The first Black student to graduate the University of Wyoming was from Rock Springs

Bonnie Mae Fermon stands in a graduation cap and gown in front of a dark background.An excerpt from the 1944 Rock Springs Highschool Yearbook. Bonnie Mae Fermon is listed as a senior.Teno Roncalio stands in a suit and glasses in front of a tiled wall.

Photo #1 - Bonnie Fermon - her Rock Springs High School graduation portrait


Photo #2 - Bonnie Fermon’s entry as a senior in the 1944 Rock Springs High School yearbook, The Sagebrusher


Photo #3 - Congressman Teno Roncalio


(Sweetwater County, Wyo. - January 29, 2024)     February is Black History Month, and the Sweetwater County Historical Museum is recognizing someone very special - the daughter of a Rock Springs coal miner who was likely the first Black graduate of the University of Wyoming.

Bonnie Mae Fermon, the daughter of Benjamin Franklin Fermon and Jessie Fermon (formerly Jessie Anderson) graduated Rock Springs High School in 1944. She went on to study at the University of Wyoming, graduating with a Bachelor of Science Degree in 1947, as reported in the Laramie Republican-Boomerang’s edition of November 17, 1947. She earned her Master’s from Oberlin College in Ohio in 1950, the year she married Lendell Alston in Oakland, California. She died in Madison, Wisconsin, in 1977, of breast cancer, at age 52.

The Fermons lived on Booker Avenue in Rock Springs. Benjamin Fermon worked for Union Pacific Coal from 1919 to his death in 1942; his last U.P. Coal position was that of a Pit Car Loaderman at the Number 8 Mine.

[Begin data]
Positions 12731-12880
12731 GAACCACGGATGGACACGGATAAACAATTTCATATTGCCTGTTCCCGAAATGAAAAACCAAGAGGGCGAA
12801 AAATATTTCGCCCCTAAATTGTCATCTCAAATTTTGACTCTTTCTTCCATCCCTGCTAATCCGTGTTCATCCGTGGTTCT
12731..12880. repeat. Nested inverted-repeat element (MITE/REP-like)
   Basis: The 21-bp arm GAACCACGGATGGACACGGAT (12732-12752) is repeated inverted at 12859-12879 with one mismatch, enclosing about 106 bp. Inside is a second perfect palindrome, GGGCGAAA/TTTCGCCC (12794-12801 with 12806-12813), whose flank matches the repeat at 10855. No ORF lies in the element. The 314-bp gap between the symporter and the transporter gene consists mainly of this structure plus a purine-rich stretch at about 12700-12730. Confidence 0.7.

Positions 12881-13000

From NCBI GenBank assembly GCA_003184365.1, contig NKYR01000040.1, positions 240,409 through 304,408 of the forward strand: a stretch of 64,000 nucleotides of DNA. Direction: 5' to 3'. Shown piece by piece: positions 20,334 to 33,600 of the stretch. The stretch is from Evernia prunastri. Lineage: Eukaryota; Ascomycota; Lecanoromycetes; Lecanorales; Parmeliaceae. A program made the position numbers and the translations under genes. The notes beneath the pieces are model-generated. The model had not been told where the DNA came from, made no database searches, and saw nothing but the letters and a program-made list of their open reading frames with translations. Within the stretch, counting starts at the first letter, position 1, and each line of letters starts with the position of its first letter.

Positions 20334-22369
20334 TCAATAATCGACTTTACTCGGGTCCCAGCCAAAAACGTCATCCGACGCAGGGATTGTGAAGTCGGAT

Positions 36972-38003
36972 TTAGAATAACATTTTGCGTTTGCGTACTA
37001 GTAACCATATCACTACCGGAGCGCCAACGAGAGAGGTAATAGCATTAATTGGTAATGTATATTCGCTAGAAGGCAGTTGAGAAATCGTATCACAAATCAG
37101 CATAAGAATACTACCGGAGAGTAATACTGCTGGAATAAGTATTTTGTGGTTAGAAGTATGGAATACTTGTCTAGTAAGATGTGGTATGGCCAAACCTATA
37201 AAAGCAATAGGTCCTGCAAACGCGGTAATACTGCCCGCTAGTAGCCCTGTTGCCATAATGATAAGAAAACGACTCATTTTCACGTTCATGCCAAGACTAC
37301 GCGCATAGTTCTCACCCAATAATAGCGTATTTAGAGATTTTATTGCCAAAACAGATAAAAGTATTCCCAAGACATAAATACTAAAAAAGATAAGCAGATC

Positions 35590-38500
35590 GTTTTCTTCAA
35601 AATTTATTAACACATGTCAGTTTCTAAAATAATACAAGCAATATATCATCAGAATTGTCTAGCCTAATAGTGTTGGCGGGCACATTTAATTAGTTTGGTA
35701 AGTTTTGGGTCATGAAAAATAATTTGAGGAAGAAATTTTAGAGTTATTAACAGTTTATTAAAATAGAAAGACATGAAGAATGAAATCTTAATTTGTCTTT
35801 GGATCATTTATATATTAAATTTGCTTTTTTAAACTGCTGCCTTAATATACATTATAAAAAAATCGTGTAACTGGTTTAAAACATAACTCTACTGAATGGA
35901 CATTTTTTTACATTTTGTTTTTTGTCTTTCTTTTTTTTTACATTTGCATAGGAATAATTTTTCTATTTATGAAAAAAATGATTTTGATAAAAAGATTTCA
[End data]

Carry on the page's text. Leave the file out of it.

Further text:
Also graduating the University of Wyoming in 1947 was Teno Roncalio, the son of Italian immigrants, born and raised in Rock Springs. After graduating Rock Springs High School, he  worked as a reporter for the Rock Springs Rocket-Miner, then served with the Army in the European Theater in World War II, where he won the Silver Star. After the war, he became an attorney. Roncalio, a Democrat, ran for U.S. Representative in 1964 and defeated the Republican incumbent, William Henry Harrison. Two years later, he ran for the open U.S. Senate seat left vacant by the retiring Republican Milward Simpson, but lost in the general election to Governor Cliff Hansen. In 1970, Roncalio ran again for Representative, and won. He was re-elected in 1972, 1974, and 1976. He left Congress in 1978.